I had two ideas for what to write about this week.

I could either do something lamenting and rounding up the astounding number of stories fueled by toxic masculinity this week, whether it was the Las Vegas mass murderer, Harvey Weinstein, the creepy guy at the center of this addictive L.A. Times series, the second USC school med school dean in recent months resigning , President Trump allowing employers to deny women birth control coverage, the Breitbart bros who brought white nationalism mainstream

Or, I could write about tacos.

Guess which one I picked.

This week, I talked with Ralph Rubio for the “I Made it in San Diego” podcast about, among other things, how he crafted the chain’s original fish taco, which is, in my opinion, pretty damn perfect.

I’ve come across a few San Diegans who’ve scoffed at the suggestion that Rubio’s makes the best fish taco in a city famous for fish tacos. Some people simply have knee-jerk negative reactions to chains (though Rubio’s began in a single location on Mission Bay Drive); others legitimately just like another fish taco better.


We Stand Up for You. Will You Stand Up for Us?

Regardless, it’s one of my favorites, and I’ve told myself for years that sometime I’ll use this space to just list my favorite San Diego tacos. Between meeting Ralph Rubio and enduring this vast hellscape of a news week, it felt like the right time to seek solace in tacos.

These are my top five San Diego tacos, in no particular order.

Surf & Turf at Oscars Mexican Seafood: Fish tacos, carne asada fries and Cali burritos could all make legit claims to being the ultimate Southern California food. But for me, it’s this taco. Skirt steak, grilled shrimp, melted cheese and avocado all living together in harmony.

Carne Asada at Salud: Over the years I’ve come to vastly prefer all kinds of pork tacos to carne asada. But the carne asada tacos at Salud are quite possibly the best tacos in the city – smoky and tender, evoking the best flavors from street tacos in Tijuana but with a tortilla and guac that are higher quality than what you’ll find at a street cart. (Note: This was a struggle for me, as the Barrio taco at Salud also has a very special place in my heart. Eat em both.)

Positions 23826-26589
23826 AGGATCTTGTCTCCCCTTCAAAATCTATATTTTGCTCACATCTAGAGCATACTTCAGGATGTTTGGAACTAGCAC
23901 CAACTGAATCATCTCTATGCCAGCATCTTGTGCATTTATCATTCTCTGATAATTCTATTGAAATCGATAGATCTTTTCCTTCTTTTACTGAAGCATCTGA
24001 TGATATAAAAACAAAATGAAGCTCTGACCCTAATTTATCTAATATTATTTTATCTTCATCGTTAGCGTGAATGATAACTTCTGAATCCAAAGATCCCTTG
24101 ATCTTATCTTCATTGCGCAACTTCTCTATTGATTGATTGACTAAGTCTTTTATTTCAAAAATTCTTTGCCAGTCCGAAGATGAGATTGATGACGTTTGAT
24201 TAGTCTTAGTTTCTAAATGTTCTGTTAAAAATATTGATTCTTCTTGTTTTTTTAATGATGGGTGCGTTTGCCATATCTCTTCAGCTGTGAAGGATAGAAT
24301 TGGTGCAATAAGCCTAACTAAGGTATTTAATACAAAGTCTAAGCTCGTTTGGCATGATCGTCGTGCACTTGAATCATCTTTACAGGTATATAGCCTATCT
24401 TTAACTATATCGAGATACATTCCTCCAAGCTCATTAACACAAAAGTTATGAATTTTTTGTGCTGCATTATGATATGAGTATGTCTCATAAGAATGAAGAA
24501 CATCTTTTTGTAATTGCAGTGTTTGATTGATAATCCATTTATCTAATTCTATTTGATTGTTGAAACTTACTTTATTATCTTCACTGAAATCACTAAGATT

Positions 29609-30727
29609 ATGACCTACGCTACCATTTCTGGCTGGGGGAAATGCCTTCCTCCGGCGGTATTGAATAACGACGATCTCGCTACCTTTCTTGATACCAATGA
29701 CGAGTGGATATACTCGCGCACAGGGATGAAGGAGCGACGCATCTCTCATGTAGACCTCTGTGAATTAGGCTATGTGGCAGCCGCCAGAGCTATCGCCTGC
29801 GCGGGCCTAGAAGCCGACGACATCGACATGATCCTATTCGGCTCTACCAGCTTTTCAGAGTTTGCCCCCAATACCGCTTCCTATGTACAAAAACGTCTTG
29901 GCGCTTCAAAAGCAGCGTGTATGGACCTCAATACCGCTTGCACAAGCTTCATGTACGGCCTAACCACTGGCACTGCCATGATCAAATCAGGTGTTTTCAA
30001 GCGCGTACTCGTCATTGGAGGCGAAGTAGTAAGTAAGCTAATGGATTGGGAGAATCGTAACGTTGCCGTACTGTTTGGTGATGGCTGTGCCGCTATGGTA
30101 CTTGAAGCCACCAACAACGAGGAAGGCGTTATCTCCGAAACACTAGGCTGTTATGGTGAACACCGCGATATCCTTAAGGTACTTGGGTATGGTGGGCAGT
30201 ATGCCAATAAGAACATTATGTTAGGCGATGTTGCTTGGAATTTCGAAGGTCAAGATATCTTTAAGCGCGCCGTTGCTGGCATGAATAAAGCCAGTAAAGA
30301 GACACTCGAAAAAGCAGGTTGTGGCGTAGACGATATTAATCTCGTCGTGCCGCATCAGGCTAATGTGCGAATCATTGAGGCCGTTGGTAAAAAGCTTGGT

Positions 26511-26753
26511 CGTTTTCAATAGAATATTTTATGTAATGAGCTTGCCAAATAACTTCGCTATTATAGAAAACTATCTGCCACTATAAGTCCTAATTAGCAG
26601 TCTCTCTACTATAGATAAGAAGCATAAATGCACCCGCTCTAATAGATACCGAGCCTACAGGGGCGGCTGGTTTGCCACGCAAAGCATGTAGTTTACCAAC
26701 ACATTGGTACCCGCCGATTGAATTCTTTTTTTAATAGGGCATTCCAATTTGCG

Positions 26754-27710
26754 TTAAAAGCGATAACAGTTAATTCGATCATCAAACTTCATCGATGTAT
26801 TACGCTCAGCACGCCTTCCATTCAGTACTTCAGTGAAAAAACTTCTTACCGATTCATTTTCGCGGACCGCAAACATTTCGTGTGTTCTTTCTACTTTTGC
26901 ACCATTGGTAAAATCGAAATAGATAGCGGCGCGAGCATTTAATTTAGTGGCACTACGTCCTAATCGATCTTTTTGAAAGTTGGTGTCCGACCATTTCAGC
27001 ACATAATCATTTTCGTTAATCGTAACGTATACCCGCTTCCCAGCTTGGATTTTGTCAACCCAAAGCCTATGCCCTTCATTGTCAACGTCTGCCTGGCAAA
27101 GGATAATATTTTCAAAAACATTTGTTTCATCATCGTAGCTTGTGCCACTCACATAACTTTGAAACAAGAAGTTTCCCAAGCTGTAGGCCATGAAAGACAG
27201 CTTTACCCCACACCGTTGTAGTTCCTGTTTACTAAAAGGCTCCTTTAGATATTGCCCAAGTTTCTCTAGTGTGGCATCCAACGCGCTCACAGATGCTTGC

Spicy Shrimp at The Taco Stand: On an early episode of “Top Chef,” one of the chefs got berated for creating a crab and brie quesadilla because he should have known, the judges argued, that seafood and cheese never go together. LOL. They must not know about Baja shrimp tacos, with their crispy layer of mozzarella or Oaxaca cheese. Though these are billed as spicy shrimp tacos, they’re not particularly spicy. They are insanely delicious, though.

Pulpo at TJ’s Oyster Bar: These ones are a lot like the Rubio’s fish taco in that their magic is in their simplicity, except instead of a battered and fried fish, there’s chopped bits of smoky, grilled octopus. They come with cilantro, onion and a strip of crema.

Birria at Tacos el Poblano: Depending on the day of the week, I might give the edge to Tacos el Gordo’s adobada when it comes to amazing TJ-style tacos. But on this day, I give the edge to the lesser-known birria at Tacos el Poblano in Chula Vista, where all the meat has that perfect chewy, charcoal-infused taste.

What VOSD Learned This Week

Whether officials say so outright or not, the city is clearly making moves to push the homeless population out of East Village as it addresses the hepatitis A crisis.

The county, meanwhile, is keeping data about hepatitis A cases and deaths close to the vest. Speaking of the county, instead of keeping its nice, new public restrooms open to the public in the midst of the crisis – which has been fueled in part by lack of bathroom access – it keeps the bathrooms closed at night and put up a port-a-potty outside. The lack of bathrooms and realities about how the disease spreads – through contact with poop – drives home how nature has a way of reminding us about our sanitation and infrastructure failings.